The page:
With more than 100 business partners invited to see a demonstration of the holographic video call technology, Google is getting ready to test Project Starline in the real world.
This week marks the beginning of Google’s early access program, which has as partners Salesforce, WeWork, T-Mobile, and Hackensack Meridian Health. Before the year is up, Project Starline prototypes will also be set up at a few partner offices.
The platform, which was unveiled at the developer conference last year, projected a 3D model of your body in real time onto a customized panel to simulate face-to-face communication.
For the video call, Starline captures a person’s shape using high-resolution cameras and specially designed depth sensors. The shape is combined with HD photos from the camera to generate a 3D model, which is then over 100 times compressed for effective internet transmission.
According to according to Andrew Nartker (Opens in a new window) , Google’s head of Product Management, the technology “functions like a magic window, where users can communicate, gesture, and make eye contact with another person, life-size and in three dimensions.” Major developments in machine learning, computer vision, spatial audio, and light field display systems have made this possible.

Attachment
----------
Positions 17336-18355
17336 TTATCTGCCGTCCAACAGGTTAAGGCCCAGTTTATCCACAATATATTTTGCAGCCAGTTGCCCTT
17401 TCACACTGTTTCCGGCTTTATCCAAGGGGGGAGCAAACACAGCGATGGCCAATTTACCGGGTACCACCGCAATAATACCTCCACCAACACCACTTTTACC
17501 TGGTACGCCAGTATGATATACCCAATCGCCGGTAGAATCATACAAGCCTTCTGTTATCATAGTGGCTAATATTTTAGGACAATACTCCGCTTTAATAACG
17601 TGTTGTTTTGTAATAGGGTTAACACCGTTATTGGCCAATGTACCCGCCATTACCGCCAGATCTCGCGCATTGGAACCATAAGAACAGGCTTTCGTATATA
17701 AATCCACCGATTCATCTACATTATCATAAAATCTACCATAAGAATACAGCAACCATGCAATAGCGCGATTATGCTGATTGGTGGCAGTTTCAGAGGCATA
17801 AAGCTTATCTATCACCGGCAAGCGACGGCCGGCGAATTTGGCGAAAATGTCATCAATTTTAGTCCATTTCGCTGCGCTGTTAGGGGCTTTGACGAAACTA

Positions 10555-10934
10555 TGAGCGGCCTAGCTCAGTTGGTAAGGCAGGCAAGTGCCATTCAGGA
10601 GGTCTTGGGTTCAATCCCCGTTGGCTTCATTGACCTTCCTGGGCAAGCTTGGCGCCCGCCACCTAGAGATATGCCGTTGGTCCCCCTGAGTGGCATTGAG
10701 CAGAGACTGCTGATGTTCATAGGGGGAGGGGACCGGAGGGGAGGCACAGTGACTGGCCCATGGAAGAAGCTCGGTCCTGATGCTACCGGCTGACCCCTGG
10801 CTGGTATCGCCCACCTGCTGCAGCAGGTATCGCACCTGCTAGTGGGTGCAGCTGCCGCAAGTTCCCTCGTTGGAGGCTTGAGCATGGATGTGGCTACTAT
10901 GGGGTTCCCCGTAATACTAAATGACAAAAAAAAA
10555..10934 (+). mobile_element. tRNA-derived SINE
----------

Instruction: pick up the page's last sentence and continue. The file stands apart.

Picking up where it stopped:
The technology was first set up by Google in a few of its workplaces, where hundreds of hours have been spent testing it (Opens in a new window) . Comparing Starline to conventional video chat systems, it is theorized that Starline can boost employee presence, attention, and productivity.
People have commented that the contact felt natural and expressed their connection to the individual sitting across from them, according to Nartker.
We want the Project Starline experience to seem natural, as if the other person is sitting in the same room as you, whether you’re giving a presentation to a colleague or simply having a coffee talk. More generally, we want to make it possible for workers to be inspired and effective while working remotely.
The cost of constructing a Starline terminal is unknown, and it is also unknown whether or not the booths will eventually be accessible to non-commercial or residential users.
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